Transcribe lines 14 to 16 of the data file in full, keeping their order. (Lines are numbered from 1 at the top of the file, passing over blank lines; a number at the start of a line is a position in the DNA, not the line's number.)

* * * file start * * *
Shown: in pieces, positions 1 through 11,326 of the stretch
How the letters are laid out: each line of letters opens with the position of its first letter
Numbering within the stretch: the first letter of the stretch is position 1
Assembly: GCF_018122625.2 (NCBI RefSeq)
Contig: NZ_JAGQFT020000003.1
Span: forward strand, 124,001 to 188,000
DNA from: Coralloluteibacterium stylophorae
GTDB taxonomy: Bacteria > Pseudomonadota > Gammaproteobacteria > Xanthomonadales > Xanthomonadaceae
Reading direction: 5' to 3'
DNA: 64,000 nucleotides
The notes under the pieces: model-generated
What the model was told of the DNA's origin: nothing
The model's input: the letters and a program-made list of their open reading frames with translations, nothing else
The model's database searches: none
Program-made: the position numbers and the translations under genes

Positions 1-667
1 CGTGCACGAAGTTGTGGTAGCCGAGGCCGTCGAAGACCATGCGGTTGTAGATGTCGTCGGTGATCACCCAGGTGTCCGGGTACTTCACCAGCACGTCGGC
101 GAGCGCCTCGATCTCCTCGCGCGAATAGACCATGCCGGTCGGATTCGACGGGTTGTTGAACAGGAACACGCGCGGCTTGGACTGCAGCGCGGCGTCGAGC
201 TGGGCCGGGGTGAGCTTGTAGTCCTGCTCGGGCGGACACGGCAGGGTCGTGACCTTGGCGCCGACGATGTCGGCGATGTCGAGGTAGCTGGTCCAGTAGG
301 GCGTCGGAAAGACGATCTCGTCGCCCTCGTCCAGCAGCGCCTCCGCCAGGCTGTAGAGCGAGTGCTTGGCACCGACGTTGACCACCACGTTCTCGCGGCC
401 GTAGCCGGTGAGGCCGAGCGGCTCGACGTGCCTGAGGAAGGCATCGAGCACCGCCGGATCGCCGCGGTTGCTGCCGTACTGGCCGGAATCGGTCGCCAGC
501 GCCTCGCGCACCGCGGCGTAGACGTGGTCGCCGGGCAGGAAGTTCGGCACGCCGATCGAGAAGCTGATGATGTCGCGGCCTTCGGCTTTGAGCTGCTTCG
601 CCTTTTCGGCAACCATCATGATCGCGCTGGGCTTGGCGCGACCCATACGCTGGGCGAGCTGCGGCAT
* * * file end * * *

The model's database searches: none
Program-made: the position numbers and the translations under genes

Positions 1-667